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Adaptive optics in biology

By Matin Durrani

For centuries, astronomers looking up at the heavens through a telescope had a problem on their hands – the quality of their images depended on the strength and direction of the wind in the air. Trouble is, the Earth’s atmosphere isn’t uniform because its density – and thus its refractive index – varies from point to point as the wind blows. Result: distorted images.

Cover of Carl Kempf's Physics World Discovery ebook Adaptive Optics in Biology

Carl Kempf’s new short-form Physics World Discovery ebook is free to read

In 1953, however, astronomer Horace Babcock proposed a clever solution, which was to bounce incoming light off a device that can rapidly correct for changes in optical path-length, which flattens the wave-front and so counteracts the effects of aberration. Any remaining wave-front errors are measured after the correction, before a feedback control loop uses the measurement to continuously adjust the corrections applied to the wave-front.

That was the principle behind “adaptive-optics” technology, which has since gone on to become a routine and invaluable part of astronomy. Turns out, however, that the same principles can be used in microscopy too, leading to many applications of adaptive optics in medicine and biology too, as I’ve discovered by commissioning and editing a new short-form Physics World Discovery ebook by Carl Kempf.

Kempf is a senior systems engineer at the California-based firm Iris AO, Inc, which is heavily into adaptive-optics technology, having worked on sensing, actuation, and control systems for high-precision devices for more than 30 years. I’m pleased to say that Kempf’s short ebook, Adaptive Optics in Biology, is now available for you to read free in EPUB, Kindle and PDF format via this link.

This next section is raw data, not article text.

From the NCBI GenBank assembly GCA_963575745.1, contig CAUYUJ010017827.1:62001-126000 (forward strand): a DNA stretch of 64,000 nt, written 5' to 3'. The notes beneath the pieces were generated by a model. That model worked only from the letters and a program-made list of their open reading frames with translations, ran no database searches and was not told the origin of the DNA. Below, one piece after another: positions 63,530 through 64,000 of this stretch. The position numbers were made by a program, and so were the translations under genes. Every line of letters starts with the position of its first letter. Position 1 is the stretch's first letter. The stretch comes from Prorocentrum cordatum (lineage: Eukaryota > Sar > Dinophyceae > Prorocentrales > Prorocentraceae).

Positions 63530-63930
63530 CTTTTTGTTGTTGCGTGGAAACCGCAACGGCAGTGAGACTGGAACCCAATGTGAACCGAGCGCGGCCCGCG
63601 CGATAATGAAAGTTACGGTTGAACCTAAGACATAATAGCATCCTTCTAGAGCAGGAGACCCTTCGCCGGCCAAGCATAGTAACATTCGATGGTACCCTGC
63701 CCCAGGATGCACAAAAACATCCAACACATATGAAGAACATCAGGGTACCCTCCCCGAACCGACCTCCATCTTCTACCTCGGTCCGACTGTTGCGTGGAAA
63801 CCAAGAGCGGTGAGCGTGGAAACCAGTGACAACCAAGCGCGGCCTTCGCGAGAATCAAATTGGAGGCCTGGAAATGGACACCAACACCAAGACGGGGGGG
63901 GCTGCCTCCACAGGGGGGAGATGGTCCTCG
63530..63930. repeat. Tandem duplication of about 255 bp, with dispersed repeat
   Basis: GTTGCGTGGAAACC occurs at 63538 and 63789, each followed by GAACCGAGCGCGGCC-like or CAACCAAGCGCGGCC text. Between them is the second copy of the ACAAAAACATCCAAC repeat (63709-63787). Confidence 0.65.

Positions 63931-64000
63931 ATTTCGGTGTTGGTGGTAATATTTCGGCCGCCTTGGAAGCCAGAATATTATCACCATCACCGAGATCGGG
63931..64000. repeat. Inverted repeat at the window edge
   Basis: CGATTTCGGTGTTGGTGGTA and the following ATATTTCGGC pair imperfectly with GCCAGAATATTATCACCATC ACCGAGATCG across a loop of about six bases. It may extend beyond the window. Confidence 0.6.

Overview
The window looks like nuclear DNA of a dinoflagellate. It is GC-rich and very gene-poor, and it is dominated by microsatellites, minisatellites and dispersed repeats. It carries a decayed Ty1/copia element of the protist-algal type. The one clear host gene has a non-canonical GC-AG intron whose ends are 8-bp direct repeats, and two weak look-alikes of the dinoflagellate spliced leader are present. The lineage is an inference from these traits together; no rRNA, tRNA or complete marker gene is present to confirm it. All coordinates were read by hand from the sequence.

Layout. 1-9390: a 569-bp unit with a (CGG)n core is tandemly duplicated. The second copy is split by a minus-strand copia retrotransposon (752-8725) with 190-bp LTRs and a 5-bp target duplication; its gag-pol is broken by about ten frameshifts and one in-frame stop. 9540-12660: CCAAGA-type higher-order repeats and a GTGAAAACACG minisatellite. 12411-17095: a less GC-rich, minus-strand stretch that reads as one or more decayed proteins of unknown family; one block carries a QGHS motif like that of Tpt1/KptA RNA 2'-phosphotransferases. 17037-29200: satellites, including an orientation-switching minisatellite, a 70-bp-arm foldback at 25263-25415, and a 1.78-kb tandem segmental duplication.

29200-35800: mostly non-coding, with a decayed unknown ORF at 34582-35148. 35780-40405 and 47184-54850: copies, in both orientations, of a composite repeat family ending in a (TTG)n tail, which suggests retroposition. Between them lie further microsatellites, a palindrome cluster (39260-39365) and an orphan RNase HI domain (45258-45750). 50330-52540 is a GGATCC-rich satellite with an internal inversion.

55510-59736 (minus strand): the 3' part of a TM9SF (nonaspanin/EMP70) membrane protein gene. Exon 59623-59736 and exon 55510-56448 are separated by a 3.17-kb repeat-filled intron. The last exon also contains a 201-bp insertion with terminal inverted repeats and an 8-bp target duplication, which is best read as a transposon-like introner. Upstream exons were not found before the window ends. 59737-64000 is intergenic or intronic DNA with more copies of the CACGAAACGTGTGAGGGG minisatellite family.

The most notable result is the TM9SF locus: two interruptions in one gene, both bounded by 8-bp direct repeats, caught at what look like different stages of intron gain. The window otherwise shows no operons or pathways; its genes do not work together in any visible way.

To give you some more idea of what the book is about and his career to date, I put some questions to Kempf, which you can read below. Don’t forget either that there are plenty of other books in the Physics World Discovery series, ranging from multimessenger astronomy to quantitative finance.

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Meteoroid seen from space, Nobel laureates speak their minds on group awards and keeping up with technology

 

By Hamish Johnston

Fix your eyes on the upper-right portion of the above video and pay particular attention about seven seconds into the footage. You will see a fireball falling through Earth’s atmosphere. The video was taken from the International Space Station by the Italian astronaut and prolific photographer Paolo Nespoli.

Was the fireball a piece of space junk, or perhaps a tiny piece of asteroid? And how fast was it moving? For an analysis of what Nespoli may have seen, go to: “The backstory: Paolo spots a meteoroid from the ISS”. There you will also find a fantastic gallery of photographs taken by Nespoli.

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LIGO bags another black-hole merger

The other ones: five observed black-hole mergers, plus a suspected merger with a dashed outline (Courtesy: LIGO)

The other ones: five observed black-hole mergers, plus a possible merger shown with dashed outlines (Courtesy: LIGO)

By Hamish Johnston

They have done it again. Physicists working on the LIGO gravitational-wave detectors in the US have announced the observation of another black-hole merger.

This event was spotted on 8 June, 2017 and involved two black holes combining to form a black hole 18 times more massive than the Sun. The Virgo detector in Italy did not see the event because it was not switched on. This is the fifth observation of gravitational waves from merging black holes seen by LIGO, which along with Virgo also detected a signal in August from the merger of two neutron stars. Unlike the neutron-star event, no electromagnetic radiation was seen from the merger.

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Discover why the philosophy of physics is vital

Cover of Robert P Crease's Physics World Discovery ebook "Philosophy of Physics"